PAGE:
I was at school on my 17th birthday which is the only reason that was not also the date on which I passed my driving test. I didn’t pass on the first day of the holidays either because my sister decided she had nothing better to do than be born that day. But I did pass it as soon as I could rebook, which on Jersey where I lived was four days later.
Within a year I had had three substantial accidents. My first was to drive a Fiat 126 into a tractor I had simply failed to see. My second was more worrying: approaching a main road too fast in a 2CV, I slithered out into the traffic in just enough time to watch a man on a motorbike ram the side of the Citroen, sail through the air and land apparently on his head. In the event he suffered nothing more than a twisted ankle and to my everlasting bafflement spoke in my defence at the enquiry that followed. I was fined £5 for an act so reckless dumb luck alone saved me from killing a man. It was a gross miscarriage of justice for which I will be forever grateful.
The last was the most absurd, driving a Mini Metro into the car in front at unabated speed on account of the fact that when its driver came to a halt I was under the dashboard proudly adjusting my shiny new set of graphic equalisers. But in the 30 years since and despite testing cars relentlessly for 25 of them, I have been to blame for just one road traffic accident, falling off an icy road in a Lancia Integrale 21 years ago in the mistaken belief I was Juha Kankkunen.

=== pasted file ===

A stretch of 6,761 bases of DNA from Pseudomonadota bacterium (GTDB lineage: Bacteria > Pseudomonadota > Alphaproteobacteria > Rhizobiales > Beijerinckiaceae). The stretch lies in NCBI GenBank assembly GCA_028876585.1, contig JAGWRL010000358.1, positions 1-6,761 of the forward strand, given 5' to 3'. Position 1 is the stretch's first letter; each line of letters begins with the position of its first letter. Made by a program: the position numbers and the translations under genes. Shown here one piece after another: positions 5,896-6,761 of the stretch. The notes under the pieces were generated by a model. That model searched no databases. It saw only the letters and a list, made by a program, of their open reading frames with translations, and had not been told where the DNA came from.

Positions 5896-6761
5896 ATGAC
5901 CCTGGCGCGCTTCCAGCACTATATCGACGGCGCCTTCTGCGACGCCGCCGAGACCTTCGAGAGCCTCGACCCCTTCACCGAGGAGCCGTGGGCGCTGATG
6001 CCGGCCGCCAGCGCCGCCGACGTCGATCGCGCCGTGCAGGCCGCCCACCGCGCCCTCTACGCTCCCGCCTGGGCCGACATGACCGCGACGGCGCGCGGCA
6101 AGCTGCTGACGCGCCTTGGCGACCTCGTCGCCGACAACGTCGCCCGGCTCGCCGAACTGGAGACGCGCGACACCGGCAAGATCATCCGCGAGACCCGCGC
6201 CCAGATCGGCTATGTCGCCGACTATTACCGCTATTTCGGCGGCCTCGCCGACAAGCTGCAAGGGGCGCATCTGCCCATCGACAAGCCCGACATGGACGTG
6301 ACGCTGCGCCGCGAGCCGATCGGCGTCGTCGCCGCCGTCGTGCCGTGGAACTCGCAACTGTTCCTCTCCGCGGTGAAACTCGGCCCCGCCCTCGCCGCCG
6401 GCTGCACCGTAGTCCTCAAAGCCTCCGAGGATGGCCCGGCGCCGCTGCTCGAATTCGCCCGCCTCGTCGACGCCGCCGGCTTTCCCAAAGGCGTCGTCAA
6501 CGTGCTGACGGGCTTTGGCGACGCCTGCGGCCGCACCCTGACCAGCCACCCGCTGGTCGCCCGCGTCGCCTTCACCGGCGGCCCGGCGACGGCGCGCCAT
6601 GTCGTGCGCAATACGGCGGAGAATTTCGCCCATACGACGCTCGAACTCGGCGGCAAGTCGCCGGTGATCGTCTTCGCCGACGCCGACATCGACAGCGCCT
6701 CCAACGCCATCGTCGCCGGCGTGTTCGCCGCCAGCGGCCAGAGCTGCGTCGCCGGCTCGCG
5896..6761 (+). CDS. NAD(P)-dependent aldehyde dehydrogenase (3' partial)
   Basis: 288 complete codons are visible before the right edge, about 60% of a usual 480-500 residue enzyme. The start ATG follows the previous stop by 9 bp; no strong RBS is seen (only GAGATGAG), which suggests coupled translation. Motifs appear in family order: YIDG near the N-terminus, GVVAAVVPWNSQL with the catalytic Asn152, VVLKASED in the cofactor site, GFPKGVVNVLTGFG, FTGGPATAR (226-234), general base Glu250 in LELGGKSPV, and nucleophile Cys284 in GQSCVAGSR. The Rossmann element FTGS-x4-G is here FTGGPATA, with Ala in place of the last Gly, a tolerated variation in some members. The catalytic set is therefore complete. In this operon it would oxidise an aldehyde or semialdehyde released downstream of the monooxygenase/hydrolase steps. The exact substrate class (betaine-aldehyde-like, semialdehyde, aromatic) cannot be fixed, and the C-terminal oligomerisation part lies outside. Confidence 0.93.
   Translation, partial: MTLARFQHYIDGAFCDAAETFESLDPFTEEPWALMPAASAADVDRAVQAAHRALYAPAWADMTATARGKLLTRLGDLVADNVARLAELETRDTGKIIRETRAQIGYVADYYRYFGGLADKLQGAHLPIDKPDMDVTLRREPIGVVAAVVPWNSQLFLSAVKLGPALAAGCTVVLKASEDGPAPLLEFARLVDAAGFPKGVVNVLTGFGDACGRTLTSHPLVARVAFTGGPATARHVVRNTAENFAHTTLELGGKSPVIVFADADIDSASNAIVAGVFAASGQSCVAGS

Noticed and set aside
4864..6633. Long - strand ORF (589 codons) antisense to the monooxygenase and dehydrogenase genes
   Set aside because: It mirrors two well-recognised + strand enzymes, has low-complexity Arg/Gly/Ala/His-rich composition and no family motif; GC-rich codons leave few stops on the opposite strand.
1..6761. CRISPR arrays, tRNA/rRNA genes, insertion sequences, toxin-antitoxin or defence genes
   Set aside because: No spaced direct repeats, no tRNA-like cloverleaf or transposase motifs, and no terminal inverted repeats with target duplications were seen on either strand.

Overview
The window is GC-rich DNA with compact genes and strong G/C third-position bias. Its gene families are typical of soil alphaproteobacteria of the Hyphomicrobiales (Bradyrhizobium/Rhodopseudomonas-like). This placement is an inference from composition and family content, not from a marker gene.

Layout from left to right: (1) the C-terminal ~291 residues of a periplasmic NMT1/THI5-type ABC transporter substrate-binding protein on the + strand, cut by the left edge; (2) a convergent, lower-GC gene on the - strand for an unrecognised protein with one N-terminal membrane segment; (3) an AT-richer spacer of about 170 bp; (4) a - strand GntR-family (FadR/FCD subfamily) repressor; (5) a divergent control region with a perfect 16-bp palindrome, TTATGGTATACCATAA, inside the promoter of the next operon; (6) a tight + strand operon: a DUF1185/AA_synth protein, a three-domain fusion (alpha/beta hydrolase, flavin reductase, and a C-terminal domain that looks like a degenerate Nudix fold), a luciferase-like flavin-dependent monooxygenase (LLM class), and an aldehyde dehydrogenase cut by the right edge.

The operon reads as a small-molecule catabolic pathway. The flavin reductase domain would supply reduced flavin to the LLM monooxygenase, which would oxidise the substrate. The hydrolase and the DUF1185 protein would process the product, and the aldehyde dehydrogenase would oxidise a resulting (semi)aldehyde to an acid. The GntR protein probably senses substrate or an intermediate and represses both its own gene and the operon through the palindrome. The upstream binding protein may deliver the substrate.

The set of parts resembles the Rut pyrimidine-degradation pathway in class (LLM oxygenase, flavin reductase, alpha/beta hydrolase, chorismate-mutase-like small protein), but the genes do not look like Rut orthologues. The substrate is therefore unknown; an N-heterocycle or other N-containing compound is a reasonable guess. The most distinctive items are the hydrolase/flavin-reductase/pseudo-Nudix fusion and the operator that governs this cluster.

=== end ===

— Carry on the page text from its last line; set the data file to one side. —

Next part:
The point is that aged 17 and like so many others, I was a menace on the road. And many still are, not I believe because it is their age that precludes them from driving a car safely, but their training. Or lack thereof. Even when I was 17 I found it astonishing that a teenager can be let loose in a tonne or more of hurtling metal without the slightest requirement ever to have attempted to control it at night, in wet weather or on a motorway. I still do.
As of yesterday it is possible that might now all change. The Department for Transport has announced plans for a green paper that will look at proposals to extend the period of time before a test can be taken to ensure all drivers have driven in adverse weather and the dark, and include motorway training as well. It will consider extending the probationary period in which a driver can lose their licence if they get six or more points from 2-3 years and even see if ‘driving restrictions’ can be put on the newly qualified, which means curfews. It is also planning to make tests harder to pass.
It would be interesting to hear the argument against these measures when according to latest data, a fifth of all accidents resulting in death or serious injury involve a driver under the age of 24. True it will doubtless increase the price of the test and lessons, and maybe a few unable to pass it will drive anyway, but for the vast majority of well intended but poorly coached young drivers these measures will undoubtedly save lives and dramatically reduce currently crippling insurance premiums for young drivers.
I hope the Government presses ahead swiftly, not least because I have a teenage daughter for whom the shine of being collected from parties by her Dad is already starting to fade. As things stand when the time comes I will be encouraging her to drive herself everywhere, because right now the idea of her being driven home by the modern equivalent of a 17 year old me makes my blood want to freeze.